“Beautiful Boy” is tough in every sense of the term. A film that deals with the aftermath of a school shooting from the perspective of the parents who raised the assailant, it’s the type of subject matter that would rather be left unexplored by most and doesn’t go out of its way to suggest you sympathize with Kate and Bill (Maria Bello and Michael Sheen), a couple in the suburbs who already sleep in separate rooms after their son Sammy (Kyle Gallner) has left for college.
Keeping up the charade of a connected family has become an afterthought for both parents and son — Sammy barely registers interest when Kate calls to suggest they take a vacation together to Miami after school finishes up and Bill takes his dinner alone in the afternoon after telling Kate, “I think you’re putting a lot of pressure on one vacation.” As it turns out, they never do make it to the beach and one of the most interesting aspects of Michael Armbruster and Shawn Ku’s script is that the cause of the family’s collective unhappiness isn’t dwelled upon, dissipating from the moment an officer arrives at their door to inform them that there’s been a shooting at their son’s college and Kate’s collapse into tears as soon as she hears ominously, “There’s more…”
As a story, “Beautiful Boy” depends on those two words, perhaps too much as its 100-minute running time wears on, since the grieving process isn’t all that cinematic, especially when it’s in the service of a suicidal mass murderer. Yet as a director, Ku often literally gets out of the way of his performers to show the emotional and logistical steps the parents must take to accept their loss and reclaim the lives before, even if they know what they’re going back to is equally unsettled.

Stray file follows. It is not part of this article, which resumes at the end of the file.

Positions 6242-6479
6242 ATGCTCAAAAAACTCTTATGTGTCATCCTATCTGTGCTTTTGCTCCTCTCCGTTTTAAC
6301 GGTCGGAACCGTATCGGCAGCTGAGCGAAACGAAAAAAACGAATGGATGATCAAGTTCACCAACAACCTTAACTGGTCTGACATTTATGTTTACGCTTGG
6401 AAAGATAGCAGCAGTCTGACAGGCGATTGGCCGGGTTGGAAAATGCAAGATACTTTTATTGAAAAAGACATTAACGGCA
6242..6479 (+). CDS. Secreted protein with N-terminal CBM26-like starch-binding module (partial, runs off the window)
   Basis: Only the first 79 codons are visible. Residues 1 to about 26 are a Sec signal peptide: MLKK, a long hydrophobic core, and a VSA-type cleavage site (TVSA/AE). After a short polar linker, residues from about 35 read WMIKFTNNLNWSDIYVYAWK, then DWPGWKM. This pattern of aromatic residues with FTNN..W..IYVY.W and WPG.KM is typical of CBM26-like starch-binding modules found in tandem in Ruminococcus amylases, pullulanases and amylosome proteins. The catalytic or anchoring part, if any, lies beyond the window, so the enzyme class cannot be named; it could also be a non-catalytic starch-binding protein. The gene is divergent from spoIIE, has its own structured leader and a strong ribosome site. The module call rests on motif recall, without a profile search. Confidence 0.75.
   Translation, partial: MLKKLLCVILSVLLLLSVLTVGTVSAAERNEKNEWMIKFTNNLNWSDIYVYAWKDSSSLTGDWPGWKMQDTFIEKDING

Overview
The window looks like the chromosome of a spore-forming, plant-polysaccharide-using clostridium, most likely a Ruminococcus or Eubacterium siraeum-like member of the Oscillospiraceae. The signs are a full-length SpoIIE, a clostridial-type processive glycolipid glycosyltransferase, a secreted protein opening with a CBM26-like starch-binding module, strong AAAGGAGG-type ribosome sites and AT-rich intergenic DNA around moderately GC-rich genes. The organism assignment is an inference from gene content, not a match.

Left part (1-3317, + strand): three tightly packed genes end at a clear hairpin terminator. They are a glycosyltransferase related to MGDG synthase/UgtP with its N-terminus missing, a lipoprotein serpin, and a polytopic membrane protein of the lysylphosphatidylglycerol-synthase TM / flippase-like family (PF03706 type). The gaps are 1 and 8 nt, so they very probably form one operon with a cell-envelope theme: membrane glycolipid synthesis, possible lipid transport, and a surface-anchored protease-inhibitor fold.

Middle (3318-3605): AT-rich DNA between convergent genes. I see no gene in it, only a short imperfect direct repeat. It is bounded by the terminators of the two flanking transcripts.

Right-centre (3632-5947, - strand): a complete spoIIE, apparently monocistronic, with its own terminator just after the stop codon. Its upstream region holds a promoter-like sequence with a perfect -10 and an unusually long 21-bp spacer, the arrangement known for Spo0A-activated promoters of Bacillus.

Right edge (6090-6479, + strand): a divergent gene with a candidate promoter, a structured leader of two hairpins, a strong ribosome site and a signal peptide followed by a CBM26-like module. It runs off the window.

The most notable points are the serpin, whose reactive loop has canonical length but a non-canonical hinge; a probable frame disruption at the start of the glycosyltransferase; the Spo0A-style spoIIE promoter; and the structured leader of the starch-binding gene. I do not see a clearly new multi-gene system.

Owing a debt to the likes of Paul Greengrass, the camera hides behind in corners, from the backseats of cars or over the shoulders of its characters, catching moments, rather than seeking them out, an approach that makes Bill weeping in the shower or Kate’s confusion at hearing a description of her son on television feel tastefully observed rather than mawkishly manipulative. The work of cinematographer Michael Fimognari, who also did an impressive job with the low-budget frat hazing thriller “Brotherhood,” unexpectedly leads to the film’s bravura moment – an unmediated fight in a hotel room between the two, who are forced into seclusion by the media attention – which is unedited and unhinged from any stationary position, as if it’s finally out in the open along with the thoughts of the parents who cling onto memories of who they remember they once were while no longer recognizing the person in front of them.
Bello and Sheen are equally fearless in their performances, though the limitations of their characters’ circumstances and ultimately, the predictability of the story conspire to result in something stagey, where their raised voices drown out a gently constructed narrative when a subtle expression would do. There’s no doubt this is what Ku asked for – the film’s introduction with Sammy reading an essay outlining the potential trouble ahead suggests that there will be punctuation marks instead of periods at the end of “Beautiful Boy” and when they start arriving, it becomes obvious the premise has worn thin, leaving Bello and Sheen with little to play but the broadest of emotions. However, they never resort to playing the victim, a quality that sets “Beautiful Boy” apart, even if it can only stay above the fray for so long.
“Beautiful Boy” opens in New York and Los Angeles on June 3rd.